"don't eat me up. "it'll no' droon. well." she said. "If Ah falls overboard." "That disna' matter. with mock sympathy: "Oh. "Jock. "What do ye mean?" he asked angrily. She glared at him. "that's as much as sayin' ye hav'na' enough mulk. there's a fly in yer parritch. they are ever bleeding me. on board the transport." The farmer stared at him." he growled. "I am a Jewess." * BLOOD RELATIONS _Actor:_ "Are these poor relations of yours blood relations?" _Fulpurse:_ "Yes. the boy answered: "Use it for a hat. "One thing suah.Turning in his chair to fully face the lad." replied Jock gloomily. "Well. too." * * * The lady was waiting to buy a ticket at the picture show when a stranger bumped her shoulder." * * * * * There had been a collision near Euston Station between a timber-cart and a cab. said to a farmhand eating his breakfast. The cart-driver said. had just been issued his first pair of hobnails." "You are in no danger. sir." * * * Sam. feeling it was done intentionally." * * . "a'carrying of two lots o' wood--one in yer cart an' the other under yer blinkin' 'at!" * SCOTCHED! A parsimonious farmer notorious for the small rations he doled out to his employees. Ah suttinly will go down at 'tenshun. you can't help it! You're doin' yer bit. the grouch caustically inquired: "What 'n seven kinds of blue blazes do you think I want with a thimble?" Edging toward the door to make a safe getaway." he ruminated. ain't yer?" was the cabby's rejoinder. you an' yer 'orse and yer blankety cabs all over age!" "You're doin' yer bit.
"there's mair than enough for all the parritch I have. if she attempts to be skittish I just threaten to publish the photographs of her two sons who are lieutenants in the army. "I had to stop at home and mind the * * * * * * * * * * ." was the answer. Newlywed:_ "Oh! how could you? You always said I was the first." replied Jock still more gloomily. but I didna' want tae see ye. "I couldn't come. pleasantly. was slipping out of the yard to get a "refresher" during working hours." replied his provision merchant suavely. "I wis looking for ye. * HOW HE DID IT _First Theatrical Manager:_ "Do you have any trouble with the girl who is playing the flapper in your new show?" _Second Theatrical Manager:_ "No. Newlywed:_ "What does that inscription mean on that ring you gave me." * REALITY A man." * THE BRUTE! _Mrs. "Then why in thunder don't you sell it?" asked Grumpy." * THE CONSUMER INFLAMED "Ever get any nice butter?" queried old Grumpy. when he suddenly ran into the boss. met his pastor on Sunday afternoon. "Supply in every day." answered Angus. Archie?" _Mr." * THE WHOLE TRUTH Angus.' my dear!" _Mrs. "Why weren't you at church this morning?" was the first question of the spiritual adviser. "Hallo!" said the boss."Oh. "were you looking for me?" "Ay. Newlywed:_ "'Faithful to the last. who is the father of a year-old youngster. a mason.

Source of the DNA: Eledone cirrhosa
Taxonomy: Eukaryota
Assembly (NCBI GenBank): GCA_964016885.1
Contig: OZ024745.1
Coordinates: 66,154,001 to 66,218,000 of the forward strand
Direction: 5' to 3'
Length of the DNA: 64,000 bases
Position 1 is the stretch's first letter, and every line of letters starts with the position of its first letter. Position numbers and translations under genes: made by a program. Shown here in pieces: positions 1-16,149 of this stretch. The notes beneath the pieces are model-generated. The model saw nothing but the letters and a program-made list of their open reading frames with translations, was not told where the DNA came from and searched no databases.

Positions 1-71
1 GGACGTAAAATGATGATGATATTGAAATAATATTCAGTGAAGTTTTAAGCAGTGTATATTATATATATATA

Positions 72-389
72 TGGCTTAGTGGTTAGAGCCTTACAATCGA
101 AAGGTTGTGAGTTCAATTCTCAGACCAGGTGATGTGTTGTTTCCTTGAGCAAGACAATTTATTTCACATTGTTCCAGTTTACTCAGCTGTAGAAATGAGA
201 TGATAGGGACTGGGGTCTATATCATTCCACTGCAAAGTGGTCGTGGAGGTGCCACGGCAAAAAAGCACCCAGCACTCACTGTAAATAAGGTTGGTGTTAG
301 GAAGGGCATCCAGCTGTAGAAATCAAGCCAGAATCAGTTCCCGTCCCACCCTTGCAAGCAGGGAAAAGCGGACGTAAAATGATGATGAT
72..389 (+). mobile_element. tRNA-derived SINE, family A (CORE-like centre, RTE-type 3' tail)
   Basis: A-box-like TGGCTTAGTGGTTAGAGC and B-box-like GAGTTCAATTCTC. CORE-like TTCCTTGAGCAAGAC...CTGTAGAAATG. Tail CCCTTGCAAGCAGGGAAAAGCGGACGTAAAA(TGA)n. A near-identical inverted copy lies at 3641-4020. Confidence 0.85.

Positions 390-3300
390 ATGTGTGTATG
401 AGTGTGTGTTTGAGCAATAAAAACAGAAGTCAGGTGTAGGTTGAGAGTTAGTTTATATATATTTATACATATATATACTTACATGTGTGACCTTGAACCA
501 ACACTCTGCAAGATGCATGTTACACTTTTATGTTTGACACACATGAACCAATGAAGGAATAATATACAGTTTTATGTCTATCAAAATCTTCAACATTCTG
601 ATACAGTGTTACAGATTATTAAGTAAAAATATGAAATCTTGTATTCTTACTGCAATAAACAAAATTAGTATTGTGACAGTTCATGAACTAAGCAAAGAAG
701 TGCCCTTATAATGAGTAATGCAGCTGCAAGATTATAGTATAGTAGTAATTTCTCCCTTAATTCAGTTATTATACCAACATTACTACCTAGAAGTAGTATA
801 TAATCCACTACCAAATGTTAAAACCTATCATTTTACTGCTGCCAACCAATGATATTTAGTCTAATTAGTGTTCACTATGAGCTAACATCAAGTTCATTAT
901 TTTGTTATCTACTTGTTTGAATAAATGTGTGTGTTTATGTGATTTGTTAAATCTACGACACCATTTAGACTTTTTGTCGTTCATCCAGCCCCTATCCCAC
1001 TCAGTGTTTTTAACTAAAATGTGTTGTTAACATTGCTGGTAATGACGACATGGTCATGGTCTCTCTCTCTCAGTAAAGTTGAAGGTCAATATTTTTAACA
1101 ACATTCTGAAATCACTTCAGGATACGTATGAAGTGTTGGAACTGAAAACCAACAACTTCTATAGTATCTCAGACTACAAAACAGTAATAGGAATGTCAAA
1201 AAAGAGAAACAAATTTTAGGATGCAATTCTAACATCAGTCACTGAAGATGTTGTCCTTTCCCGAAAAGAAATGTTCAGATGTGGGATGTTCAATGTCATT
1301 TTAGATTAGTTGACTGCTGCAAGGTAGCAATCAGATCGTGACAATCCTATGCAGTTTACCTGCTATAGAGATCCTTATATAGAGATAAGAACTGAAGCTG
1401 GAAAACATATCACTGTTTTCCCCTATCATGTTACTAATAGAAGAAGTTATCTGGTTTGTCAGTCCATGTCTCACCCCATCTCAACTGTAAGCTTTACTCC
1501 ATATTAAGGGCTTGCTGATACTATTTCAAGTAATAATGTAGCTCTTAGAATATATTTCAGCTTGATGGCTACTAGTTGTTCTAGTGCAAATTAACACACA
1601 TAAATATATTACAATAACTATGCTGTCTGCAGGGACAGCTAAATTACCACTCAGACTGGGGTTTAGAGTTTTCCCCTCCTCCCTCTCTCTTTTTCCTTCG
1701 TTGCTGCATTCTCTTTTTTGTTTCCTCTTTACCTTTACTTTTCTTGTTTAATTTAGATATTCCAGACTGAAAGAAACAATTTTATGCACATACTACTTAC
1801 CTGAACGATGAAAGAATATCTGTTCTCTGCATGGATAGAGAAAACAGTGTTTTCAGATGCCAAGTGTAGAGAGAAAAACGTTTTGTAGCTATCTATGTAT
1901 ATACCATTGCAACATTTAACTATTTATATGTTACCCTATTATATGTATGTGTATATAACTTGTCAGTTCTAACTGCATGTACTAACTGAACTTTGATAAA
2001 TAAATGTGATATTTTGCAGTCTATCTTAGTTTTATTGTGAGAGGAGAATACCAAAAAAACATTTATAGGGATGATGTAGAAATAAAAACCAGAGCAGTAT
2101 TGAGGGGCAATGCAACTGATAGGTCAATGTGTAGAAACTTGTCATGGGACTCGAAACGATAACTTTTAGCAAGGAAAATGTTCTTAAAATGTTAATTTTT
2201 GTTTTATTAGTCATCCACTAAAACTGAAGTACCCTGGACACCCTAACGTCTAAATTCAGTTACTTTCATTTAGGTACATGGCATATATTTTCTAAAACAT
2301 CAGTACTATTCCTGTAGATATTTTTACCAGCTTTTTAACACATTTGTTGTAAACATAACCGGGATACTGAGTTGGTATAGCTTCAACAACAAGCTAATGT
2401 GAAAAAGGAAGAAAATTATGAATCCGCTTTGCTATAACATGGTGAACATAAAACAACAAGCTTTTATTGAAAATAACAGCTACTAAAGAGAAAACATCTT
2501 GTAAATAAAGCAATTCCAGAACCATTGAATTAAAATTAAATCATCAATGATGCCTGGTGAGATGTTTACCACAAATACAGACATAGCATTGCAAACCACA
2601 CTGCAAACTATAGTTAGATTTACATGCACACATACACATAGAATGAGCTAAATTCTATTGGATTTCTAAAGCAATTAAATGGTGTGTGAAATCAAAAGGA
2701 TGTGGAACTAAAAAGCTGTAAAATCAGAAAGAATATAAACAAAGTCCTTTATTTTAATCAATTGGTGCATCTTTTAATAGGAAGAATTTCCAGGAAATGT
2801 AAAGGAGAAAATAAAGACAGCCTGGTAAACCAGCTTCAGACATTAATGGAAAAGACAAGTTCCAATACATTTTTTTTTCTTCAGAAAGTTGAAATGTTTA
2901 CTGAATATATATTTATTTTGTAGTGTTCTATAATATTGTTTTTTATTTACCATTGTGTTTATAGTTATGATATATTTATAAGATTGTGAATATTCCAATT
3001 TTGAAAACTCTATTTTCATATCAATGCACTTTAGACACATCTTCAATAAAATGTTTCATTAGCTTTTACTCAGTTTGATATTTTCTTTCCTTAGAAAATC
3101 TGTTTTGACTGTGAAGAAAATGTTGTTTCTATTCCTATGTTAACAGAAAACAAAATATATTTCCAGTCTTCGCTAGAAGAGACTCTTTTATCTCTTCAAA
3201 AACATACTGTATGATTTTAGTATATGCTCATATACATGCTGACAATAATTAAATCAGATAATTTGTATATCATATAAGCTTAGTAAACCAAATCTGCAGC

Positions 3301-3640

" replied the prisoner in heartfelt tones.'" * SUSPICIOUS It was while on manoeuvres in rural England." remarked Brown. I won't do that. "My good man. "it was this way--I see 'im on my property with a gun. "What raised your suspicions?" "Well. our nurse is ill.. the next job I pull." "That's not enough to convict a man. then I heerd the gun go off." "I have that. my man." * A WONDER! "That fellow Jones is a hard-headed cuss. "are you quite certain that this is the man who shot your bird? Will you swear to him?" "No. "Look here. "That so?" asked Smith. * * * * * * * * . "but I will say he's the man I suspect o' doing it. this darned car won't climb a hill! You said it was a fine machine!" _Dealer:_ "I said: 'On the level it's a good car." * A LEVEL-HEADED CAR _Irate Motorist:_ "Say." retorted the C. mum." * PURE CARELESSNESS It was visiting day at the prison and the uplifters were on deck. "Believe me." replied the farmer. considerably nettled." replied the sturdy yeoman. next Sunday I'll bring him to church with me and see how you like it. O. "It isn't? Well." said the pastor. this baby wears gloves." said one kindly lady." "That's no excuse. and it didn't seem sense nohow to think the bird committed suicide.baby. then I see 'im putting the chicken in his knapsack." said the commanding officer to the farmer who brought the accusation. "I hope that since you have come here you have had time for meditation and have decided to correct your faults. and a soldier was being tried for the shooting of a chicken on prohibited ground.